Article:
I receive plans from businesses at different stages looking for funding and many of these plans lack a comprehensive competitive strategy. The contestants at this year’s competition are no exception. Too many businesses outlined competitive strategy by saying “there are no competitors.” As an entrepreneur and business advisor, I promise you that no matter how unique a business idea may be, someone out there in the world is thinking the same thing. I recall when Yahoo! Inc. launched its web portal in 1995 when very few competitors existed. When Yahoo became a publicly-traded company in 1996, the Sunnyvale, California-based company was in the position to be the market leader for years to come. Then a little unknown company called Google Inc. was launched in 1998 and within just a few years, Yahoo quickly lost its competitive advantage to the Mountain View, California-based company. Yahoo continues to struggle in finding its niche in the marketplace. (For disclosure purposes, I am a shareholder of Google.)
Another example I like to use in how a market leader can find itself in trouble by losing sight of its competitive advantage is Palm, Inc. While Palm was not the first to introduce touchscreen smartphones, it was the first to produce this innovative product at a competitive price. When I purchased my Palm Treo in 2005, there no product such as the Apple iPhone or Google Droid (Research in Motion’s BlackBerry was Palm’s primary competitor in the smartphone sector at the time). Fast forward five years and not only did Palm not stay ahead of the competition, but the Sunnyvale, California-based company was acquired by Hewlett-Packard on July 1, 2010.
The point here is that while an entrepreneur may think his or her business idea is truly unique, the reality is that a comparable service or product will enter the market sooner than most entrepreneurs realize or anticipate. How will your company remain a leader as competitors enter the market?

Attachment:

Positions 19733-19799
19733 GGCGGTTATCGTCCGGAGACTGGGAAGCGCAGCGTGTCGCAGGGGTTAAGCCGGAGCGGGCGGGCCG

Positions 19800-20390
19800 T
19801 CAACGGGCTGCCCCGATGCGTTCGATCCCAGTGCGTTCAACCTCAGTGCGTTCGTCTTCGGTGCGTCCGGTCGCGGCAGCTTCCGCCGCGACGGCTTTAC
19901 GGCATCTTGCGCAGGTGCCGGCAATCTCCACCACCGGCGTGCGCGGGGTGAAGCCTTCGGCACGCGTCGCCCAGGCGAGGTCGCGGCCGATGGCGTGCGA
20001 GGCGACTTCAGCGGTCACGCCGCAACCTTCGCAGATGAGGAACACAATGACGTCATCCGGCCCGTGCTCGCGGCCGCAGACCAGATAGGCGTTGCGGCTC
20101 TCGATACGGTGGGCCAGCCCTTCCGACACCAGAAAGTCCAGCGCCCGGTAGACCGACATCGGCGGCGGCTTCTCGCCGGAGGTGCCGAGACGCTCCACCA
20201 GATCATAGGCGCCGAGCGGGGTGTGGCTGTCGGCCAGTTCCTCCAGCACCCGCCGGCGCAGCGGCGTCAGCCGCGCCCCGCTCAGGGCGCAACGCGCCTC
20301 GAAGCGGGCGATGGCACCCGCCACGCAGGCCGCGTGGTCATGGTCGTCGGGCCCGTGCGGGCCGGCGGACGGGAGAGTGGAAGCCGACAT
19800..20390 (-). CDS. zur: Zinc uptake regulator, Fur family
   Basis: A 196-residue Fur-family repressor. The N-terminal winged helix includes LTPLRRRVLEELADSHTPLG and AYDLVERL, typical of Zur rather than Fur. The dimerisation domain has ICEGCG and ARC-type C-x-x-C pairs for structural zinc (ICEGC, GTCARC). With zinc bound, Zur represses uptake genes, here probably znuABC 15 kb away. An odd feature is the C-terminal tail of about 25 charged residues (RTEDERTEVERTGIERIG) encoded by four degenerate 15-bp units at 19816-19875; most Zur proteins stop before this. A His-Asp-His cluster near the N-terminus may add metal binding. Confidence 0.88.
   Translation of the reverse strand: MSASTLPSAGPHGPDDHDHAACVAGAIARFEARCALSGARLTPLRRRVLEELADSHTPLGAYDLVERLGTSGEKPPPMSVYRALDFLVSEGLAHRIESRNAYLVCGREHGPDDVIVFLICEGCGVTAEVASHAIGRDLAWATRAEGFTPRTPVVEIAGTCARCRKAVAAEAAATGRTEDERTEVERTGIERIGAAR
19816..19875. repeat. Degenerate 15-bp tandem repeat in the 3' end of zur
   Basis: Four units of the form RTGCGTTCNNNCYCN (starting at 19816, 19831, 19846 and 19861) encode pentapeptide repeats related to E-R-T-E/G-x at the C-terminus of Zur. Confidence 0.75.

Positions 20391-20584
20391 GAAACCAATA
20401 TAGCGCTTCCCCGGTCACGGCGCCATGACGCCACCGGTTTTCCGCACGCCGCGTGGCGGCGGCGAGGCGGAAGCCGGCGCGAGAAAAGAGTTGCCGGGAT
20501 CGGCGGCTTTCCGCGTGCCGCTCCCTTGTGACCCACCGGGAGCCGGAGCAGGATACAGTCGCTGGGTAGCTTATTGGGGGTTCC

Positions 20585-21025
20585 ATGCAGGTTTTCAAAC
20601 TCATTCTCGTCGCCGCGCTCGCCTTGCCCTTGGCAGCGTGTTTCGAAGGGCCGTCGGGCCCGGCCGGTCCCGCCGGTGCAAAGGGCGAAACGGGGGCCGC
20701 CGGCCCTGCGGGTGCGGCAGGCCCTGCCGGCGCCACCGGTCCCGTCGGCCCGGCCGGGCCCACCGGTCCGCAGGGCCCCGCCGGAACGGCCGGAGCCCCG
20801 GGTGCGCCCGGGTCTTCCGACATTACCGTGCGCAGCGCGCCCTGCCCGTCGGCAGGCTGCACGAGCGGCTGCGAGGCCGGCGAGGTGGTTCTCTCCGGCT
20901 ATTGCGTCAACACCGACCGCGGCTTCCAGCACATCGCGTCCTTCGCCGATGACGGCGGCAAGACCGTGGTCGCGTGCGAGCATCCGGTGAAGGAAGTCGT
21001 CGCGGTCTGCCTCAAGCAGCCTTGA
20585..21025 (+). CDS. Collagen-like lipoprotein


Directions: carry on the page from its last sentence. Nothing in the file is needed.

Another common mistake is that some competitors possessed gaps in their management team. I was mystified to see a few contestants lacking people in key roles such as Chief Executive Officer or General Manager. I understand that some people may be the creative leader of the company, how can they expect to receive financial support from an investor if there is no one to lead the company? I can attest that value of any company is not the service or product per se, but the people leading the day-to-day operations. One point I often stress in my entrepreneurship seminars is that investors invest in people more than they invest in ideas. Whether we realize it or not, each one of us has million (or billion) dollar ideas. However, very few people in the world have the ability (and a little luck) to implement their ideas.
Each team presenting at the tradeshow provided a one-page handout outlining the company’s mission, deliverable, value proposition, financial strategy including amount sought from investors, and other pertinent information. This is a small issue, but I am surprised by the number of competitors who failed to provide their contact information (phone number, email address or website) on their handout.
I am pleased to see Seattle University support entrepreneurs through this worthwhile competition. Information about the 2011 competition may be found here. Any enrolled SU students or alumni can participate in the competition and a team participating in the competition can consist of one or more contestants and include non-students. However, there must be at least one SU student or alumnus on each team. The winners of the 2010 competition are:
- Grand prize ($10,000): Greenstone International (pictured above);
- First runner-up ($2,500): Safety Innovation;
- Second runner-up ($1,250): Sweet Stache Brewery & Alehouse;
- Second runner-up ($1,250): Broadspeak;
- Social Impact Award ($2,500): Authentic-i;
- Small Business Award ($2,500): Past & Present; and
- Community Choice Award ($250): Past & Present.